Using Calculation fields in Vortex
In the three previous tutorials we have used the built in scripting facility within Vortex to add a wide range of calculated physicochemical properties, whilst these properties a very useful in their own right for filtering or sorting groups of molecules they can also be used as the key components of quantitative structure-activity relationships. Whilst Vortex has tools that allow you to do some analysis and of course you can use the scripting facility to access statistical or model building packages like R in this tutorial we will be using a model taken from the literature and implementing it within Vortex.
One of the most challenging area of drug discovery research is neuroscience, partly because of the complexity of the biology but also because the brain is protected from potential drugs by the blood-brain barrier (BBB). In order for drugs to access the brain and exert their therapeutic action they have to cross the BBB and in many drug discovery programs this becomes a key parameter in the optimisation program. There have been many models built to predict brain penetration, many of the earlier models use measurements of plasma and brain concentrations of drug usually expressed as log(Cbrain/Cblood) or, more simply, log BB. It has been observed that compounds with log BB > 0.3 cross the BBB readily, while compounds with log BB < -1.0 are only poorly distributed to the brain. Whilst this sort of model has been superseded by models built on occupancy data it is adequate for demonstration purposes.
A very simple model was described by D E Clark, Journal of Pharmaceutical Sciences 815 Vol. 88, No. 8, August 1999 10.1021/js980402t
log BB = -0.0148*PSA + 0.152*ClogP + 0.139
Where PSA is the polar surface area and ClogP is the calculated logP, both of which can be calculated within Vortex using algorithms which based on my limited testing appear to give results comparable to those in the original publication.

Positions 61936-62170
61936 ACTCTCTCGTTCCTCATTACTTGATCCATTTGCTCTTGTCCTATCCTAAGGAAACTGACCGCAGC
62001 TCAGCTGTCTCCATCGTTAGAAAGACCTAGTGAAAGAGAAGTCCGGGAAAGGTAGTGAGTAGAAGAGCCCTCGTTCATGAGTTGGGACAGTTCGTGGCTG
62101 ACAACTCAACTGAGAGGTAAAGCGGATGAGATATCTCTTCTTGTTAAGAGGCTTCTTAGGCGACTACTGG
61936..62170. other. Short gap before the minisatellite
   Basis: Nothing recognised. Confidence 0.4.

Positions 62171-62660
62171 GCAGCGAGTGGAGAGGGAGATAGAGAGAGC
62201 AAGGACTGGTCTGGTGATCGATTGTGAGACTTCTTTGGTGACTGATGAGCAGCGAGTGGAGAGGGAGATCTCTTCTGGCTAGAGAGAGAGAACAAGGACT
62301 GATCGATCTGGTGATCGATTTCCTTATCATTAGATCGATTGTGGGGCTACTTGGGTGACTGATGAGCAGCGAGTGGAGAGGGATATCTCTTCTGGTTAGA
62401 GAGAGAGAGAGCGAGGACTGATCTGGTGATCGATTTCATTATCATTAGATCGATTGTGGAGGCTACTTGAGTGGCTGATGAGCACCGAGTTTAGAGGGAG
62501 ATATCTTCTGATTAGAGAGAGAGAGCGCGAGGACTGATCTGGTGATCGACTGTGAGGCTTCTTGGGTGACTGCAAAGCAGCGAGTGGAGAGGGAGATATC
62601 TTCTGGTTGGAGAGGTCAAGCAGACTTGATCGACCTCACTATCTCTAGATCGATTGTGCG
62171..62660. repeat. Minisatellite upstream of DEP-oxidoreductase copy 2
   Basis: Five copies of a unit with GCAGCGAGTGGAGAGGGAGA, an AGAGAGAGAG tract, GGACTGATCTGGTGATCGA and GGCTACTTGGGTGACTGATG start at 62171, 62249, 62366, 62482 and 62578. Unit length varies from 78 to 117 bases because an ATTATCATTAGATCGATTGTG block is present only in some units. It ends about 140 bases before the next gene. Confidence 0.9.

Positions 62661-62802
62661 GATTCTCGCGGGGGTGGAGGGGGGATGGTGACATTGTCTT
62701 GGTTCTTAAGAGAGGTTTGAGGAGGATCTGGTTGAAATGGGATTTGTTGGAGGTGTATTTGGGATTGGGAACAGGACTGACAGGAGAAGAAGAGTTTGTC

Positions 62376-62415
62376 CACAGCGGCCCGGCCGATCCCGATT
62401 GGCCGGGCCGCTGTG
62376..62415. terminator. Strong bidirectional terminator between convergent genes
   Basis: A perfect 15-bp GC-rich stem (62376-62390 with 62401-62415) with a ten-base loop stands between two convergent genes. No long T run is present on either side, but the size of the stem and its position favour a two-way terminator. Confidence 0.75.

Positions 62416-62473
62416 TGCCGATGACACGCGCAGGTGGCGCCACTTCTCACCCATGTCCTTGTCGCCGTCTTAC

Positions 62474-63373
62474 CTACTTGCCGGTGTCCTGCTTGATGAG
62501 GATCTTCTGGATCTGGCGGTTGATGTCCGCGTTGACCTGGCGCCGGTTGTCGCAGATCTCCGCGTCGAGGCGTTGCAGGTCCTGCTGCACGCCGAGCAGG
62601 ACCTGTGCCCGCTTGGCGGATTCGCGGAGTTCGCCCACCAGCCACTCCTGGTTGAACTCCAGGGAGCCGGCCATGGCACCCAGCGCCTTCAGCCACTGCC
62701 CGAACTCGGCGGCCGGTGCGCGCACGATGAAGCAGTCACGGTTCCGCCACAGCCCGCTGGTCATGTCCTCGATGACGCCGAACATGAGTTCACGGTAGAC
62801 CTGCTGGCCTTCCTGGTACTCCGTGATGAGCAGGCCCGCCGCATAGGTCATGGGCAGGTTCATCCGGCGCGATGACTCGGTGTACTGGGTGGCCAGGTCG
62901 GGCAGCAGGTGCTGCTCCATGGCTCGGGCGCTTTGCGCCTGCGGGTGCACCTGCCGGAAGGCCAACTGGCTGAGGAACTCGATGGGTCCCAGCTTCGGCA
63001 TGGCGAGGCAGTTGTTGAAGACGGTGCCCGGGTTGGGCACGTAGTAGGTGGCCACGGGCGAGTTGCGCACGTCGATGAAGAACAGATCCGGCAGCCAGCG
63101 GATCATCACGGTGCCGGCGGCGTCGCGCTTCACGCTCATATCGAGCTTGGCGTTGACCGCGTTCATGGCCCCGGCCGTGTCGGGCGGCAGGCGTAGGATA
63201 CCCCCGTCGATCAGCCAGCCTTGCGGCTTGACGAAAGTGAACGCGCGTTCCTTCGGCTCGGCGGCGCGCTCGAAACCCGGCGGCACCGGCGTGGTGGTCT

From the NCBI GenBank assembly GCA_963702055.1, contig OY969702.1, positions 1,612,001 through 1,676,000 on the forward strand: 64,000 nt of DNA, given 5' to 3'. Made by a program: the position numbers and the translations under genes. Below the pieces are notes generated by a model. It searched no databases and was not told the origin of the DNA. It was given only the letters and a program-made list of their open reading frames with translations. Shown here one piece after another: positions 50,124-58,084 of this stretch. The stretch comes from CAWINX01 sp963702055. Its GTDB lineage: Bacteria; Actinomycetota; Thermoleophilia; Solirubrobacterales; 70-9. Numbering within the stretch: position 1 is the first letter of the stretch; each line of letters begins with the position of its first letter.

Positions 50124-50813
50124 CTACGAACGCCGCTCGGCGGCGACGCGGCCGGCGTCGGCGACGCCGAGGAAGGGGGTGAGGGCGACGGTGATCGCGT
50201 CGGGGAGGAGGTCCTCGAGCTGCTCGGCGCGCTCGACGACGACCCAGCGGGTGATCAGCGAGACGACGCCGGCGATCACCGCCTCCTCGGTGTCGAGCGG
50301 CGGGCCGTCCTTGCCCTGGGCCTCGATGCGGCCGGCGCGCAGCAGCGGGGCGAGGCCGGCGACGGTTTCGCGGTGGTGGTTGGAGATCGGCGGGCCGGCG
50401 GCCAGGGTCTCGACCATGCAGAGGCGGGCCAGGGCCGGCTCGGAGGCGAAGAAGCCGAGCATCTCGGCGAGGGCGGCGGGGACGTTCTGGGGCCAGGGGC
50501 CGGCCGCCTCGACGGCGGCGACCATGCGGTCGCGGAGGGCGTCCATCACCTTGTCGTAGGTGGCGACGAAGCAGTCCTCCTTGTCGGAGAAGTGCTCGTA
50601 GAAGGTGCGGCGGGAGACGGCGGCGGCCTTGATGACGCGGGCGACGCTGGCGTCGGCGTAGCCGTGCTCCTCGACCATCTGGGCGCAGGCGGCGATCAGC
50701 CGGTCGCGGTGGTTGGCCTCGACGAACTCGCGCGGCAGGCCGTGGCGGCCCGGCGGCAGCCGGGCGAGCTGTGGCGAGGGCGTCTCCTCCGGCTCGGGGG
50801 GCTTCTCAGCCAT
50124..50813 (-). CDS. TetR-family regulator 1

Calculating the Physicochemical Properties
After importing a sdf file containing the structures you can either use the built in calculation functions to add the appropriate fields (Tools:Calculate Properties).
Adding the Calculation Field
With the calculated physicochemical properties in the database we can now use them to build the predictive model. From the Tools menu choose Add Calculated Column.
This brings up the calculation dialog box, first give the new column a name “LogBB” then build up the expression needed to calculate the property. Type in “-0.148 *” and then choose the column containing the property (Polar Surface Area) then click the “add” button to add it to the column expression.
Add the remainder of the expression and it should look like this
Now click OK and the column “LogBB” will be added to the spreadsheet and the cells populated with the calculated result.
If you decide you want to edit the expression right-click on the field in the left hand filters panel and select “Edit Expression” from the drop-down menu. At the moment it is not possible to delete columns, so if you decide you longer want the calculated column the best way to remove it is to choose “Export” from the file menu, select the columns you want to keep and then export to a new workspace (or as a text file or sdf). If you save to a new workspace remember to save it!
Whilst this script uses basic arithmetic expressions there are also a range of more extensive logical and arithmetic expressions available, in addition you don’t have to populate a column with a calculated physicochemical property to use them in a calculated column, you can simply call them directly.
This is obviously a very simple example but you can use the same technique to build more complex examples taken from the literature or ones that have been built in house.
Updated 7 December 2011